The Five Year Rule for Buying a House
THE FIVE YEAR RULE
The Upgrade Cycle
If you are making a little more money every year, you will be in a position to afford a bigger house in three years time. Everyone assumes that buying is more cost-effective than renting - as long as you're paying down the principal on your mortgage, you're going to come out ahead.
The Five Year Rule
The first hit is your closing costs. Everytime you close on a home - buying and selling - everyone pays something. This can easily add up to thousands of dollars and limiting how often you have to pay that kind of money is always a good idea.
The second hit is when you look at your mortgage statement to see exactly where your monthly payments are going. The way mortgages are structured, you pay much more interest in the first few years. It isn't until you are about five years into paying down your mortgage that you've made enough progress on the principal to make it a better deal than paying rent each month.
When you take out a mortgage, you are paying an interest rate on what you owe. In the first year, when the principal is highest, the interest you need to pay is also the highest. However, since the monthly payment is the same throughout the term of the loan (with a fixed-rate mortgage), more of the payment will be used to cover the interest payments, meaning less is going towards the principal. As your principal goes down, your interest payments will go down, leaving more of your check to go towards the principal.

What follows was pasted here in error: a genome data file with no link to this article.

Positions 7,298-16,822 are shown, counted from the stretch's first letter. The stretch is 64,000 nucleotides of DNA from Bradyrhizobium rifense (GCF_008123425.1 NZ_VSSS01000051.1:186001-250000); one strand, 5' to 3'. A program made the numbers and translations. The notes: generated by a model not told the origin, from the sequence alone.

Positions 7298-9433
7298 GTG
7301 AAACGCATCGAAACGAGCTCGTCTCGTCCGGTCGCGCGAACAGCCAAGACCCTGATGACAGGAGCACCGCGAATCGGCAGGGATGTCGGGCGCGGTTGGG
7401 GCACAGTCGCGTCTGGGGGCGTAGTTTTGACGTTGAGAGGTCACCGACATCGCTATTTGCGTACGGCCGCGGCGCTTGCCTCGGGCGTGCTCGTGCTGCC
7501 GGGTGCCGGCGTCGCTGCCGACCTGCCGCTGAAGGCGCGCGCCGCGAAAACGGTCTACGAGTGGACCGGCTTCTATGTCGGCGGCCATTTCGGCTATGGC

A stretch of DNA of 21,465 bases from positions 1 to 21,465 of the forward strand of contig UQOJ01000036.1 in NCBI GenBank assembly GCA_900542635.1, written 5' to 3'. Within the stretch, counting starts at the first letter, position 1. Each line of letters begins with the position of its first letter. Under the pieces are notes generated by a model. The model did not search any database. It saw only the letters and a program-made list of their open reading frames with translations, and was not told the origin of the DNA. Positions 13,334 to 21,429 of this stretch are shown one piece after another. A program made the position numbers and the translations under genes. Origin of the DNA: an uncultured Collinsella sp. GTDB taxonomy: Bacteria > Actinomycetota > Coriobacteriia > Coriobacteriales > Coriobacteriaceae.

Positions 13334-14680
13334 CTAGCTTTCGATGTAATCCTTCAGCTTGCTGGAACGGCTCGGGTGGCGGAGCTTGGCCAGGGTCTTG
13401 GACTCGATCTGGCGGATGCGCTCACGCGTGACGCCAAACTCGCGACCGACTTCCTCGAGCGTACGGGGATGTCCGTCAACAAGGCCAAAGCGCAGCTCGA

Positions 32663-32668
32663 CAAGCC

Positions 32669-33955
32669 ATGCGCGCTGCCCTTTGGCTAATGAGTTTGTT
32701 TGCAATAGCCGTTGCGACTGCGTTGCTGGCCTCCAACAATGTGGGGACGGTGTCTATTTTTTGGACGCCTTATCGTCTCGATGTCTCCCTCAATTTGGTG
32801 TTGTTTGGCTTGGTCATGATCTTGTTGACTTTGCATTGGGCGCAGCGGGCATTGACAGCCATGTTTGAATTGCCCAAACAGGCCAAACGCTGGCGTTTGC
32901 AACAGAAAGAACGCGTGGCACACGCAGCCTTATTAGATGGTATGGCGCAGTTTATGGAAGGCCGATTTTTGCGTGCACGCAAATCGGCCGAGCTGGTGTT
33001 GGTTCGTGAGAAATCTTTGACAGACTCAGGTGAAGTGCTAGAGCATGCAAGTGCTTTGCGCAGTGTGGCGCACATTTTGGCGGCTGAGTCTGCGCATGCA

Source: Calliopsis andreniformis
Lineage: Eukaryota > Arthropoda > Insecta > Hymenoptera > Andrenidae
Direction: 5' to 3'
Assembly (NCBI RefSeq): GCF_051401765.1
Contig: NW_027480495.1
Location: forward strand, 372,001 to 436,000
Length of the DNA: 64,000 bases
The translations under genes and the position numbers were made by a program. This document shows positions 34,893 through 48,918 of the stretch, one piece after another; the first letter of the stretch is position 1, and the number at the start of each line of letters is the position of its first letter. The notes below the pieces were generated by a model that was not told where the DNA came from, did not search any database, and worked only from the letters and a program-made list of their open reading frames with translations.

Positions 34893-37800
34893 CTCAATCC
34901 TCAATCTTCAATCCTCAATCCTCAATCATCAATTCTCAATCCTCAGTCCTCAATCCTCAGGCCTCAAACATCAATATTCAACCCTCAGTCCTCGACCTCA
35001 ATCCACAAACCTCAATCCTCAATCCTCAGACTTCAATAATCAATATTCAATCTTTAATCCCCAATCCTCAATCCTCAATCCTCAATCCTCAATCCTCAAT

You may also consider buying a house that you won't stay in for five years but that you also won't turn around and sell. It is not out of the question to purchase a house, start paying it down and fix it up so that you can turn around and rent it out. You need to be careful that you're choosing a house that you can afford in addition to a mortgage for your next home, even if you can't find a renter. Be sure to study up on real estate before making such a choice.
This number could come out negative or positive. If it is lower than the rent you would have paid during the same time frame, then you would be better off buying. If the number is higher, meaning the selling price wasn't high enough to cover all costs, then renting would be the more cost-effective choice.
Information taken from article entitled 'The Five Year Rule for Buying a House' on Moneyning.com at: http://moneyning.com/housing/the-five-year-rule-for-buying-a-house/
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